Around the globe, celebrations are marking the 500th anniversary of Leonardo da Vinci’s death. Leonardo, from the town of Vinci, hence “da Vinci,” is the Italian Renaissance master who is probably the best known painter, architect, sculptor, engineer, …. in the world. He was born in 1452 – forty years before Columbus “discovered” America!
On the 500th anniversary of Leonardo’s death, Amboise, a small town on the Loire River, deserves a little recognition. It is here, after all, at the Close Lucé manor house, where Leonardo died in 1519. It is a special place in the history of art and plays an important role in the French Renaissance.
Why Was Leonardo at Amboise?
For at least four reasons.
- Because in 1516, François I, the king of France, had his court at the Château d’Amboise. The castle is located in a prime position to protect the realm of the crown and had also been the location for the French court for several kings before François I.
- Along with having his court at Amboise and importantly for lovers of art, François I is known as the French Renaissance patron king. He not only loved arts and literature, but he promoted these as primary goals in French culture.
- Leonardo’s commissions in Italy had been completed and he was left with no patronage. Remember he was not selling his paintings for hundreds of millions of euros at that time! And, he was eclipsed by Raphael and Michaelangelo in terms of favor with the current regimes.
- Upon learning of the master’s availability, François I and Louise de Savoie invite Leonardo da Vinci to the French court at the Château d’Amboise.
Leonardo accepts the invitation. He leaves Italy and travels for two months to eventually reach Amboise. What is significant for art lovers is that he brings three important paintings with him: St. John the Baptist, The Virgin and Child with Saint Anne, and …. the Mona Lisa. (It is nearly impossible to think of the 64 year old riding a mule and toting those incredible paintings across the Alps and through the countryside!)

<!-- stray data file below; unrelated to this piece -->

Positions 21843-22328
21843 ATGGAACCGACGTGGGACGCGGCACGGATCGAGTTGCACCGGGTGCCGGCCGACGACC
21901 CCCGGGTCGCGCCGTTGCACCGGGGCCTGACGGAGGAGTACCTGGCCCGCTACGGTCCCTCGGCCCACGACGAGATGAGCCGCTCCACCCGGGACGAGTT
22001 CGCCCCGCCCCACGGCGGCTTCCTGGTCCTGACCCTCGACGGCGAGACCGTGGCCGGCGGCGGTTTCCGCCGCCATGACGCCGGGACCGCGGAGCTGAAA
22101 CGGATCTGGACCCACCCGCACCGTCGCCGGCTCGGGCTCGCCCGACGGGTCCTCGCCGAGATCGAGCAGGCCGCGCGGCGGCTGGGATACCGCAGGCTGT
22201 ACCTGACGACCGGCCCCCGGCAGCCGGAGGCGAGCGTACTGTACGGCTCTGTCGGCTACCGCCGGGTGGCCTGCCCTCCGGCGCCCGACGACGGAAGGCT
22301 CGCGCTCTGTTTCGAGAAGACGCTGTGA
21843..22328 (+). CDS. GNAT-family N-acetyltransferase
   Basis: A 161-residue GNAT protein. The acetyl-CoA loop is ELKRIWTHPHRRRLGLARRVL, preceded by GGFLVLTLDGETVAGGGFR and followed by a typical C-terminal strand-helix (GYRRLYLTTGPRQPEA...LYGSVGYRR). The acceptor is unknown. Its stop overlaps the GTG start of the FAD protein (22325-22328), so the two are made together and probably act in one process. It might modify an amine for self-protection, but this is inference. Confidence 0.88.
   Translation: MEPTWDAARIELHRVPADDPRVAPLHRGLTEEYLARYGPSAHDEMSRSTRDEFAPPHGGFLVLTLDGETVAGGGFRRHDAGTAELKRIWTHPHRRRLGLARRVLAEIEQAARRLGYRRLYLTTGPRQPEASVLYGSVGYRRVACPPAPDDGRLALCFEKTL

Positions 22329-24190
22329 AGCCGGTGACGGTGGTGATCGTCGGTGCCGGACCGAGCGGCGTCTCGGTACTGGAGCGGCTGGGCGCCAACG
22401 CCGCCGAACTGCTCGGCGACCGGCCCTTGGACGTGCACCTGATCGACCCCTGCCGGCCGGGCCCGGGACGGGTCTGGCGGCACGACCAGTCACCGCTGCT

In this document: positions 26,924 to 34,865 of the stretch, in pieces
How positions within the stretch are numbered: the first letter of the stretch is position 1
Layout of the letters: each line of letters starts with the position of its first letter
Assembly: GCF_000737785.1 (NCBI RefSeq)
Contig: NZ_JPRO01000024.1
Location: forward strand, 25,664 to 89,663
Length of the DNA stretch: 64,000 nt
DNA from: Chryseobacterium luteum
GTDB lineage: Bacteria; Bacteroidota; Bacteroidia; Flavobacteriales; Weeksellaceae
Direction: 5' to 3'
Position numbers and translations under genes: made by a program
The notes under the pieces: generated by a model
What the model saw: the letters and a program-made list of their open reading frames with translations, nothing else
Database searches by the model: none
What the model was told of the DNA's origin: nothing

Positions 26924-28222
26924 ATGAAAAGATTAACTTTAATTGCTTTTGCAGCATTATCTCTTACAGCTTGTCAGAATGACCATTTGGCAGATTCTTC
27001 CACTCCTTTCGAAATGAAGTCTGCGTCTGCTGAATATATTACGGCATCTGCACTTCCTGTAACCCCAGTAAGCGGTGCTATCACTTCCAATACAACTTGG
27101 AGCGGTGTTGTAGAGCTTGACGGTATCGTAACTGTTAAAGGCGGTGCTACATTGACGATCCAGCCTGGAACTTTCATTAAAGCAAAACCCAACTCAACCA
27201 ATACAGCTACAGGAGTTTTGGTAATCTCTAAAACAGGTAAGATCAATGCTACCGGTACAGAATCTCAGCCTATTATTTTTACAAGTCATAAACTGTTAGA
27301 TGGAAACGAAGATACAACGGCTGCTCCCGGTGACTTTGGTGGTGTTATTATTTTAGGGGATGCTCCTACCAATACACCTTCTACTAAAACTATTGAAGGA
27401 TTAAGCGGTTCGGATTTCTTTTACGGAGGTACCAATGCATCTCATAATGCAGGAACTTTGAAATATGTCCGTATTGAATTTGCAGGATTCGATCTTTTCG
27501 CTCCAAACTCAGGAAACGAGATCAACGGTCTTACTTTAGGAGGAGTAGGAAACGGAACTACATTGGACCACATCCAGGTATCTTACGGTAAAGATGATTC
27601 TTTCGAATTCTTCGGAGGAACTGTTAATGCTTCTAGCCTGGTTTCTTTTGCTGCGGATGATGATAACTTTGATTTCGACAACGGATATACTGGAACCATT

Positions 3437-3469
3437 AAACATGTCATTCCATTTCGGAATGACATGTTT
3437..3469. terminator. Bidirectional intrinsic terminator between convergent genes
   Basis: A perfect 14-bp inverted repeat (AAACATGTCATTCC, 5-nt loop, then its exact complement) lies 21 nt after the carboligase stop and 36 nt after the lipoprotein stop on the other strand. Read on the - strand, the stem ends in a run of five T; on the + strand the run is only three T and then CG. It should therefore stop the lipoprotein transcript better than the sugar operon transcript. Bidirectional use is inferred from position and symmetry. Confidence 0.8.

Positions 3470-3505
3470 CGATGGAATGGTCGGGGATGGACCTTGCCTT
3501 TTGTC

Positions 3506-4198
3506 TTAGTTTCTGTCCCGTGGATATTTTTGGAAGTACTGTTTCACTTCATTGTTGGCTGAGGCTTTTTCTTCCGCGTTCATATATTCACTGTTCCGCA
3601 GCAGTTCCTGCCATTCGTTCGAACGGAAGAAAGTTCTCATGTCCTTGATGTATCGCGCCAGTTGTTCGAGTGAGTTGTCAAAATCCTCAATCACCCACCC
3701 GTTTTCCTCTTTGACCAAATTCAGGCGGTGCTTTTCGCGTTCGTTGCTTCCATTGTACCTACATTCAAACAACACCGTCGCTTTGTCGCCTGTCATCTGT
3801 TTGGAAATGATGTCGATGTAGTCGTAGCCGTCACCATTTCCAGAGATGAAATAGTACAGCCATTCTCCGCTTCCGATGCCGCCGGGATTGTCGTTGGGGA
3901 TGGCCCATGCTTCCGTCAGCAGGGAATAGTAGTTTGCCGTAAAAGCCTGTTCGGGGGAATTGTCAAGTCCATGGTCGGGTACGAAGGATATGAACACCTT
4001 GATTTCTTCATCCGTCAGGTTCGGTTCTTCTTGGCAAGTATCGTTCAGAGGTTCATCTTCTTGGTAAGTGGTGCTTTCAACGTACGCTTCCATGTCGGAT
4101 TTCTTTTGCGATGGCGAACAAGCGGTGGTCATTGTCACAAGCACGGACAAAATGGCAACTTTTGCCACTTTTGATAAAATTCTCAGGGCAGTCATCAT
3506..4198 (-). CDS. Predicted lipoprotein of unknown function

At Clos Lucé
When Leonardo finally arrives, François I names him, “Premier Painter, Engineer and Architect of the King.” As patron, the king provides the master with a stipend as well as dignified lodging in the Clos Lucé manor house. Here, da Vinci lives the last few years of his life, living and working in the beautiful Loire Valley. In 1519, Leonardo dies in his bedroom at Clos Lucé. Then, he is buried at the Chapel of St. Florentin. During the Revolution, the chapel was practically destroyed, and the alleged remains of Leonardo are moved to the Chapel of Saint Hubert. Today, a marble slab marks this as Leonardo’s tomb, although questions remain as to who is buried in Leonardo’s tomb.
Today, visitors can visit the house where Leonardo lived and work. In these rooms Leonardo designed elements for a castle, including a double helix staircase. Such a staircase can be found an hour away at the Château de Chambord. The rooms have been recreated with period furnishings as well as multimedia presentations about his life and work in Clos Lucé.
Down in the basement, you can see three dimensional animations and 40 models of designs by Leonardo. And, out in the garden around the house, you will find a sculpture garden of sorts. It features more models of designs by Leonardo including the assault chariot, double span bridge, tank, and multi-barreled gun.
Amboise is one hour away from Paris by TGV and two hours by car. At Clos Lucé, see Leonardo’s bedroom, studio and other rooms in the manor house.
Address: 2, rue du Clos Lucé, 37400 Amboise, France
Official website: http://www.vinci-closluce.com/en
Have a meal at:
Hôtel restaurant Le Clos d’Amboise
Address: 27, Rue Rabelais, 37400 Amboise, France
Official website: http://www.leclosdamboise.com/en/restaurant
Visit the court château of François I:
Château Royal d’Amboise
Official website: https://www.chateau-amboise.com/n/en/
One hour away is Chambord
Also celebrating “half-millennium” since the construction began in 1519 under the instruction of François I.
Official website: https://www.chambord.org/en/
Want to know more about Leonardo?
Read a biography of Leonardo:
Leonardo da Vinci
by Walter Isaacson
Special note when visiting the Louvre: Although the Mona Lisa is mobbed with visitors wanting to see her, several other masterpieces by Leonardo are just outside the Mona Lisa’s dedicated room. Most people walk by without noticing them on the way to see the most famous painting in the world. This is understandable since there are so many masterpieces on the walls there. But, if you love Leonardo, take your time in the Grand Gallery and get up close and admire his talents.
Scott – that was a great post – very interesting read